Product Liability Monitor

December 13, 2016
New Developments
Auto Manufacturers Partner with Nauto to Improve Driverless Car Technology
By Shannon Peters

One of the main obstacles to the autonomous vehicle industry is “infrastructure,” but not in the sense typically associated with the term. Since autonomous vehicles come in all shapes, sizes, and powertrain types (gasoline, electric, and hybrid),

Toxic Tort Monitor

May 2, 2016
New Developments
Northern District of Illinois Decision on Take-Home Exposure Liability has Limited Application
By Lindsay McClure-Hartman

The Northern District of Illinois in Neumann v. Borg-Warner Morse Tec LLC, No. 15-C-10507, 2016 WL 930662 (N.D. Ill. March 10, 2016), recently granted a motion to dismiss on the basis that a product

LegalPillars_106563959Gomez v. Campbell-Ewald Co., 768 F.3d 871 (9th Cir., 2014), cert. granted, 2015 WL 246885 (2015).

This week’s grant of certiorari in Gomez presents the possibility for major changes in the defense of class actions involving relatively small individual damages.

Gomez filed a class action after receiving an unsolicited text message from Campbell, a marketer for the US Navy. Gomez claims the text violates the Telephone Consumer Protection Act (TCPA). Before the District Court could rule on class certification, Campbell offered Gomez full statutory damages ($1,503) plus reasonable costs in an effort to moot the class action. Gomez refused the offer. Both the District Court and the Ninth Circuit held that an unaccepted settlement offer for the full amount of the plaintiff’s damages did not moot either his claim or the class claim.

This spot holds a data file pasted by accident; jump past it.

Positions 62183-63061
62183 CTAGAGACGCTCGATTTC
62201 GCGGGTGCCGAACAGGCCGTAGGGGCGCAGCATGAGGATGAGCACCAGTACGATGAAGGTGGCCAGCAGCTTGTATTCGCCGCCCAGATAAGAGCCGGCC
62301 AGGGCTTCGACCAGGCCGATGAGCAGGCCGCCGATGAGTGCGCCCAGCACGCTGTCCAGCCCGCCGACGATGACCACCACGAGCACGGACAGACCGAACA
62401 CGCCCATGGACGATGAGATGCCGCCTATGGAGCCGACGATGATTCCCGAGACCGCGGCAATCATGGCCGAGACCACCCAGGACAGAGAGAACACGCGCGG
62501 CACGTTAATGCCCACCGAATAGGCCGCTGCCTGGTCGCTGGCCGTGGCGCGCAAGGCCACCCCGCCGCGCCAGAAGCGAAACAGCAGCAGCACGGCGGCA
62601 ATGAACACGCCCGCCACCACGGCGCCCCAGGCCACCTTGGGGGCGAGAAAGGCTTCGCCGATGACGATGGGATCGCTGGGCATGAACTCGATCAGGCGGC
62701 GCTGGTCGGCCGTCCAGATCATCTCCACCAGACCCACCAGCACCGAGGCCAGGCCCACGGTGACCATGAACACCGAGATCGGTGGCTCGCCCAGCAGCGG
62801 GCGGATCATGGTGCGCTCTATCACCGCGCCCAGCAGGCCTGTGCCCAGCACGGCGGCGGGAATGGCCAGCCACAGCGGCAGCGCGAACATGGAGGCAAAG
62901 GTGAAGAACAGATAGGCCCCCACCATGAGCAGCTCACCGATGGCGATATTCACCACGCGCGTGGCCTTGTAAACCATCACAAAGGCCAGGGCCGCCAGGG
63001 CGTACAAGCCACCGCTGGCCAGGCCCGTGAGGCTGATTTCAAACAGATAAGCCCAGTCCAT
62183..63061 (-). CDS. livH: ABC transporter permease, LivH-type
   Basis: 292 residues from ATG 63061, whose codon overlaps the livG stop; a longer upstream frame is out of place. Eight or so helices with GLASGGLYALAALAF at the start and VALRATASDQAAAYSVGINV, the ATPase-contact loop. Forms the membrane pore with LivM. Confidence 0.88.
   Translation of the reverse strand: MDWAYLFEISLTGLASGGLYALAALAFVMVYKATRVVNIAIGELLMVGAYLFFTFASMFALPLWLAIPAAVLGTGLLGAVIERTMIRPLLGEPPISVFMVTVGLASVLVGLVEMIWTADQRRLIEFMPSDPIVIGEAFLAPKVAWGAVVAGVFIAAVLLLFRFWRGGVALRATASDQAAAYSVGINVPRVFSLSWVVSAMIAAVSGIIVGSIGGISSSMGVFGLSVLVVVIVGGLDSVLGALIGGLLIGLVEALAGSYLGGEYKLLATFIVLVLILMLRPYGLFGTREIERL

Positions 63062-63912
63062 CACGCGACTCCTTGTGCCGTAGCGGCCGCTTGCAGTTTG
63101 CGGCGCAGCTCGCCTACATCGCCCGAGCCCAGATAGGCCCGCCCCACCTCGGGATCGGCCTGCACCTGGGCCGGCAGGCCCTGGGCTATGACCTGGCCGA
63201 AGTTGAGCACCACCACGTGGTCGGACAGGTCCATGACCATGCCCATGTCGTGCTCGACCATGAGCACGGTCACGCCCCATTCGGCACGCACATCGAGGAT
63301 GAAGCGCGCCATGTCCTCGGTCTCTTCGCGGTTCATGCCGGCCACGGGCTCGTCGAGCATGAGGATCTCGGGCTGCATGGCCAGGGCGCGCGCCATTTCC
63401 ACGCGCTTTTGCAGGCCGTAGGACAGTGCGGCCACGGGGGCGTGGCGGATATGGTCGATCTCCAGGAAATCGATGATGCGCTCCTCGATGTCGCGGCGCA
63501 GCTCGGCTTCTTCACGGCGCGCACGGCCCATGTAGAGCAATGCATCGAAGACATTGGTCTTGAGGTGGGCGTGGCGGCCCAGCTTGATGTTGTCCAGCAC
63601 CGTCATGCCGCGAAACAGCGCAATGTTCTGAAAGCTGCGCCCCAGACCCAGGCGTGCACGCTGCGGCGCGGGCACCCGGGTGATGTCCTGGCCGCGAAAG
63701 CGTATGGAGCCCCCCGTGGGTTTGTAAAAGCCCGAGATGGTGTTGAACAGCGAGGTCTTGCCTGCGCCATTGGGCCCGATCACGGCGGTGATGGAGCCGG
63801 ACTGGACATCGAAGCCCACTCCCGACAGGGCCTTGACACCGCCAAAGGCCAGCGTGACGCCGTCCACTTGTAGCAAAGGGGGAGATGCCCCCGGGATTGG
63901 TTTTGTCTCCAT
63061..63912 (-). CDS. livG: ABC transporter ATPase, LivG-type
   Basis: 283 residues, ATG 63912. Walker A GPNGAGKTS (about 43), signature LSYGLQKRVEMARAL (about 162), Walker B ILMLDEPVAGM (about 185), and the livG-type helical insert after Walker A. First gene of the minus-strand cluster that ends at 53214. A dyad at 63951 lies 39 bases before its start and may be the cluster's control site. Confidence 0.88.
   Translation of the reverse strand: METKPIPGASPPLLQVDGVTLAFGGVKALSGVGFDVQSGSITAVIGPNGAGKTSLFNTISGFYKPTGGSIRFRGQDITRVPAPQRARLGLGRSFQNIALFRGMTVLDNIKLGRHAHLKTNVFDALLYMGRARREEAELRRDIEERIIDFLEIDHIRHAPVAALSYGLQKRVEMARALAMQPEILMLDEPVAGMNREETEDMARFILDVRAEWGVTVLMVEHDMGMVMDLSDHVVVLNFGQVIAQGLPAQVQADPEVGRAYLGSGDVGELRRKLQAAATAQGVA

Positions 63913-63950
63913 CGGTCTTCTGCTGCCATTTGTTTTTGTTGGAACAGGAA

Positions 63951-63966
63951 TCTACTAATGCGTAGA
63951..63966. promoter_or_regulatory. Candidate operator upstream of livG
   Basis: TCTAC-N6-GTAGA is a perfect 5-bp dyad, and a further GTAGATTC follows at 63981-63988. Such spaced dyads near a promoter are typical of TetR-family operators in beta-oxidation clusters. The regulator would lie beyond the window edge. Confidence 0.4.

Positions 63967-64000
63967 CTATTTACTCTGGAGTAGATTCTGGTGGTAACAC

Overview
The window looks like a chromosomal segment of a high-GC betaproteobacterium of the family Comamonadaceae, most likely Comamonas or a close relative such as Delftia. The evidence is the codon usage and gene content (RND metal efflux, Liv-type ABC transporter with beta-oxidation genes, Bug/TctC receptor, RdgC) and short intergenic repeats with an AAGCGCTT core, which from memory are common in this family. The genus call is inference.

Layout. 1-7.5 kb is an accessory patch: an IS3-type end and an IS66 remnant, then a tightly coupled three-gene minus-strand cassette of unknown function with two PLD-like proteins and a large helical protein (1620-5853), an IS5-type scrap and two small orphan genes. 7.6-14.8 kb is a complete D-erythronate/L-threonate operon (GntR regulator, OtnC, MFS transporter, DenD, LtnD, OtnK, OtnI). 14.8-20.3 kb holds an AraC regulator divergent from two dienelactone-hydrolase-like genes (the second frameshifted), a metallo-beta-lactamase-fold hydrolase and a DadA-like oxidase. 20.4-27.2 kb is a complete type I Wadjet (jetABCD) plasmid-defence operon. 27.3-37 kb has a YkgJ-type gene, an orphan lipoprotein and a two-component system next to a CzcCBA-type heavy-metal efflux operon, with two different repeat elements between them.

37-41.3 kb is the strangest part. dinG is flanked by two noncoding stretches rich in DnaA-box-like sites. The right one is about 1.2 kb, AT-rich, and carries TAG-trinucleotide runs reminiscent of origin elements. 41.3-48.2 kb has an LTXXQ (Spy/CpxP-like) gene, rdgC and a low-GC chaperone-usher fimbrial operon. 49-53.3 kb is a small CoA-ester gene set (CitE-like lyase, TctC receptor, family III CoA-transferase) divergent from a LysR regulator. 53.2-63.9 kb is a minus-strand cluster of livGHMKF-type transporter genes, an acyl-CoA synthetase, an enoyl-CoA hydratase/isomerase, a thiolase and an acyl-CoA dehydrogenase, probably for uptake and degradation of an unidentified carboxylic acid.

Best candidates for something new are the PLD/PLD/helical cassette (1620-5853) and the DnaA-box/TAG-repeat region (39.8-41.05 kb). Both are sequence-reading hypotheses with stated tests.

Continue Reading Is the End in Sight for Consumer Class Actions?

A recent case out of the Northern District of California, Lanovz v. Twinings North America, Inc., highlights the evolving landscape that litigants are facing in class certification under Federal Rule of Civil Procedure Rule 23, including courts subjecting plaintiffs’ damages models to a more rigorous analysis.
Continue Reading Twinings: Steeping Class Action Plaintiffs’ Damages Models in Comcast’s Wake

On July 29, 2006 a De Havilland DHC-6 Twin Otter departed the Sullivan, Missouri Regional Airport on a local skydiving flight.  Shortly after liftoff the right engine failed, the aircraft lost altitude, and crashed about ½ mile beyond the end of the runway. All on board died.

The National Transportation Safety Board (NTSB) found that the right engine turbine blades failed but could not determine the cause of the failure.
Continue Reading Let the Lawyer Beware — Punitive Damages and Strict Liability in Missouri

Talc, the mineral from which talcum powder is made, is rather innocuous by itself. However, because its chemical makeup and geologic formation is similar to tremolite, a form of asbestos, deposits of the two substances often are located near each other.  This proximity creates the possibility for contamination of the talc, and plaintiff’s attorneys are taking advantage of that possibility.
Continue Reading Talc Cases May Signal Next Wave of Asbestos Claims